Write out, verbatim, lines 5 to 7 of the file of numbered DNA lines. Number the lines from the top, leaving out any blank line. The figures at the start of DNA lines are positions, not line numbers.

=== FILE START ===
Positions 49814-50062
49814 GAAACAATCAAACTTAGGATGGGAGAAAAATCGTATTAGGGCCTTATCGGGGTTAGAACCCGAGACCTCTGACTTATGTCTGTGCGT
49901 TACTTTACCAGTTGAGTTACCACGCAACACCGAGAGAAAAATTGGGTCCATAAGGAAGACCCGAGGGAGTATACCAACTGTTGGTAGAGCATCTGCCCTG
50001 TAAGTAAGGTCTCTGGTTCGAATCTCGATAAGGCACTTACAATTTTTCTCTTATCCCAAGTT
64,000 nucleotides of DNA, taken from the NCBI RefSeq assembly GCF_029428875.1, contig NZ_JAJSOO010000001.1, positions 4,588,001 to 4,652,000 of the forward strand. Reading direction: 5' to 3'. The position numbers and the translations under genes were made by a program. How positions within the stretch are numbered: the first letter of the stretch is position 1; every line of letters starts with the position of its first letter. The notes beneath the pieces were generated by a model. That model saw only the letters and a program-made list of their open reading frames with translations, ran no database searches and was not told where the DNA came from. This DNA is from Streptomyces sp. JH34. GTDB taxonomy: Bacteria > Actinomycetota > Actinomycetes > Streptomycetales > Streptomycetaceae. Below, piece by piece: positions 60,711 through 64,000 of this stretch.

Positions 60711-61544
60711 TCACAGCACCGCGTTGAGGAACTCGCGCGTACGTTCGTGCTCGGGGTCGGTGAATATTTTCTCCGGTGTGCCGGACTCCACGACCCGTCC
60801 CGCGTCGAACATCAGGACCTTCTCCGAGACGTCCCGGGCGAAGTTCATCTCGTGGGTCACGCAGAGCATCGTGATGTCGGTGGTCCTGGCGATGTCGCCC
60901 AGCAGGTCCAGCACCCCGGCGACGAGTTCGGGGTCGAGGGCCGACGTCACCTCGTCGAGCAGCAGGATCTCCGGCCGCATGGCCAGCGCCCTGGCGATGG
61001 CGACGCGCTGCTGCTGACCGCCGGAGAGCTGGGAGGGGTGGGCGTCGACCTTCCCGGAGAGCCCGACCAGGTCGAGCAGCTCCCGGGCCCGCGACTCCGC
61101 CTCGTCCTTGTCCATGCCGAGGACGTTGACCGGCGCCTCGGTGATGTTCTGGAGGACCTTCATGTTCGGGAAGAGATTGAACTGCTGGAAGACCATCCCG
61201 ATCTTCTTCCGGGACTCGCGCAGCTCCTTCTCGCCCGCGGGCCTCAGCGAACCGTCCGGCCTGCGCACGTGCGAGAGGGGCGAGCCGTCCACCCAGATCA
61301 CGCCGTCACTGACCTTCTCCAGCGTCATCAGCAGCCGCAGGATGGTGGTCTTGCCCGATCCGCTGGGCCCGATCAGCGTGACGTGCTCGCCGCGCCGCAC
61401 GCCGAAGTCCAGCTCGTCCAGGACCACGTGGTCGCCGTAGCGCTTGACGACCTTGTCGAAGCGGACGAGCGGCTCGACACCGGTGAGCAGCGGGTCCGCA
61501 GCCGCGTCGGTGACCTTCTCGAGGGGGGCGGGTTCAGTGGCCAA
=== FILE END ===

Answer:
64,000 nucleotides of DNA, taken from the NCBI RefSeq assembly GCF_029428875.1, contig NZ_JAJSOO010000001.1, positions 4,588,001 to 4,652,000 of the forward strand. Reading direction: 5' to 3'. The position numbers and the translations under genes were made by a program. How positions within the stretch are numbered: the first letter of the stretch is position 1; every line of letters starts with the position of its first letter. The notes beneath the pieces were generated by a model. That model saw only the letters and a program-made list of their open reading frames with translations, ran no database searches and was not told where the DNA came from. This DNA is from Streptomyces sp. JH34. GTDB taxonomy: Bacteria > Actinomycetota > Actinomycetes > Streptomycetales > Streptomycetaceae. Below, piece by piece: positions 60,711 through 64,000 of this stretch.

Positions 60711-61544
60711 TCACAGCACCGCGTTGAGGAACTCGCGCGTACGTTCGTGCTCGGGGTCGGTGAATATTTTCTCCGGTGTGCCGGACTCCACGACCCGTCC